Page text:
Creative Impermanence Studio

Creative Impermanence Studio

Embrace change and the beauty of inconsistence

“There is no certain way that exists permanently… Moment after moment we have to find our own way.”
Shunryu Suzuki, Zen Mind, Beginner’s Mind: Informal Talks on Zen Meditation and Practice

The truth of impermanence is timeless, it is not tied to any culture or time period. The nature of life is change. Nothing lasts forever. Nothing endures except change. And yet, rather than fear of change being a source of anxiety, this awareness of impermanence can become a source of joy and wonder for us. John Brehm, in his book The Poetry of Impermanence, Mindfulness, and Joy, writes, ‘Living in the full knowledge that everything changes changes everything. It loosens our grasp and lets the world become what it truly is, a source of amazement.’ In this Studio, we will use various mindfulness strategies to unlock the joy and wonder of the changing world around us. And we will learn how to develop a mindfulness of impermanence in our writing practice, with examples from such esteemed poets as: Frank O’ Hara, Joanne Kyger, Tim Atkins, Ron Padgett, Ryōkan, Jane Hirschfield, Bashō, Diane di Prima, and many others.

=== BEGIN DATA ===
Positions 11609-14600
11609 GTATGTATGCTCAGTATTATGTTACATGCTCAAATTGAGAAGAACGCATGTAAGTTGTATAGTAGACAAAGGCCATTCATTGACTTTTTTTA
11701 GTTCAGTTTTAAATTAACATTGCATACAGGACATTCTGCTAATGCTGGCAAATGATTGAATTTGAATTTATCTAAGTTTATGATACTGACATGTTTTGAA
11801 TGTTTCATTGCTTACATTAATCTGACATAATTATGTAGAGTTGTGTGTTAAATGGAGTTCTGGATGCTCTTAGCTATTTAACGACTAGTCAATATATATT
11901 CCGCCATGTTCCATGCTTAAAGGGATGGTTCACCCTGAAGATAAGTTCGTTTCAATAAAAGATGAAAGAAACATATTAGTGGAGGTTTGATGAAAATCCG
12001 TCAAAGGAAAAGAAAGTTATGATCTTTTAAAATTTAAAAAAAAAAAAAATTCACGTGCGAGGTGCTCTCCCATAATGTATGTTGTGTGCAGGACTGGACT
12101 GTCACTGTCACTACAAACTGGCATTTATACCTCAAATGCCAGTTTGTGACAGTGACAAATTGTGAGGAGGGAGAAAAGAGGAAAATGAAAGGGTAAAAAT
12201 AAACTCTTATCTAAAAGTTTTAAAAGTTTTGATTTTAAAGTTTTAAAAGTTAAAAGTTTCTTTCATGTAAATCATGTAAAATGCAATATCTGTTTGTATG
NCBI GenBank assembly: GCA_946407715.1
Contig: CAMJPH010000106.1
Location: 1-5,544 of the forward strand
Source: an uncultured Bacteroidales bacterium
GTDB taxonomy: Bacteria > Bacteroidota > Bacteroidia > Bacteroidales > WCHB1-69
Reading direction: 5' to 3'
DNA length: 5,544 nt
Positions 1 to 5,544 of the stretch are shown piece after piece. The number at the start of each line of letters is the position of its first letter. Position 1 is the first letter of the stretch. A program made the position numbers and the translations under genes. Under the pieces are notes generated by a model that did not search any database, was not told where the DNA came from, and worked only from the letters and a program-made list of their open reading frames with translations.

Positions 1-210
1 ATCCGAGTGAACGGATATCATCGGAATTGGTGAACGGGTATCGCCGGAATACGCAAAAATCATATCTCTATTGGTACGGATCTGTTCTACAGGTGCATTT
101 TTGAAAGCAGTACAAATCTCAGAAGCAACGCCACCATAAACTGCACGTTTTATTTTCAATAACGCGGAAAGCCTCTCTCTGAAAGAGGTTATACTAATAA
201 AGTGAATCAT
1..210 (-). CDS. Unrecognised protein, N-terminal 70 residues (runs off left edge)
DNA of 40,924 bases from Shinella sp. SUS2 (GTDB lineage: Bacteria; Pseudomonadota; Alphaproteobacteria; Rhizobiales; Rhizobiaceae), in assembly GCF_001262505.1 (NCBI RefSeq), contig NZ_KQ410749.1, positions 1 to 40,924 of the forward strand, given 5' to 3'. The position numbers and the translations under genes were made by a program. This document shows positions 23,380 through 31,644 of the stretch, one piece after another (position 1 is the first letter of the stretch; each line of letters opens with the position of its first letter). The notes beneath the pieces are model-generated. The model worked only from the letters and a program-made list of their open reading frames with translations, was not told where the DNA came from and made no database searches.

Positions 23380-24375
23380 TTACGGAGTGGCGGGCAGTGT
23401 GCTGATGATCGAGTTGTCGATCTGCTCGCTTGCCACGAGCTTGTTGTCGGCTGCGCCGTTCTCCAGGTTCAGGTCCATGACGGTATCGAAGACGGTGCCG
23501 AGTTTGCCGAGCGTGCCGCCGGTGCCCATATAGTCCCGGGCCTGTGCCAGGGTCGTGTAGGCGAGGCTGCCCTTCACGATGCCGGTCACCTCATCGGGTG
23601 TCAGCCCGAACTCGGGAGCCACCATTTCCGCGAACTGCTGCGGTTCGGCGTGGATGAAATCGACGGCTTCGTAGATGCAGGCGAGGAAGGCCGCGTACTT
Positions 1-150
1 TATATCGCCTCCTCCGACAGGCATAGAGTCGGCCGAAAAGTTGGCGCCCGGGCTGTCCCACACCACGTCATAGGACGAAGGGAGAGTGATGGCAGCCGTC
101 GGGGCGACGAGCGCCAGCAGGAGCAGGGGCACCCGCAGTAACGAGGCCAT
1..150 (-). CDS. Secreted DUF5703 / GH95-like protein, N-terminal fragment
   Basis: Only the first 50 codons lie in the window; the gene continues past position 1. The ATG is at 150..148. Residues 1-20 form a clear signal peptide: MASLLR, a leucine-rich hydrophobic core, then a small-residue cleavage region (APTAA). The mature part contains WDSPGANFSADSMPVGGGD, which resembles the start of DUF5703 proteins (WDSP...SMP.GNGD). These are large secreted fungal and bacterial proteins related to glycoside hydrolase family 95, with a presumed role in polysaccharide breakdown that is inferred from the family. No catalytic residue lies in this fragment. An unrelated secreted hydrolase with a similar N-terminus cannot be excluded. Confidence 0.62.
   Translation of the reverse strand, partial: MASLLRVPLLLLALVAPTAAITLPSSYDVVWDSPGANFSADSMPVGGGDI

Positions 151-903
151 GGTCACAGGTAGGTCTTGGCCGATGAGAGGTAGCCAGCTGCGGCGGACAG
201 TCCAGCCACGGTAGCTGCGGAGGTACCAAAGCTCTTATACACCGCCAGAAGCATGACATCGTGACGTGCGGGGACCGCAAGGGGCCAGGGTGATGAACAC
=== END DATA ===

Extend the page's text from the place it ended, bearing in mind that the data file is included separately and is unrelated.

Studios are three week intensive courses. Reading material will be distributed before the course begins. There are no live chats so they are suitable for both UK & International students.

For more information visit our Online Courses page.

Image credit: Christophe Surman

About Marcus Slease View Profile

Marcus Slease was born in Portadown, N. Ireland. He immigrated to Milton Keynes, England and then Las Vegas at age 11. His writing has been nominated for a Pushcart Prize, featured in the Best British Poetry series, translated into Polish and Danish, and has appeared, or is forthcoming, in many publications such as: Tin House, Poetry, Fog Machine, Little White Lies, Conduit, and Fence. He lives in Madrid, Spain.

‘The Poetry School programmes such thoughtful and unusual courses and enables poets to feel validated, to become more curious, more skilled, more engaged in poetry and the world’

– Summer 2019 survey response

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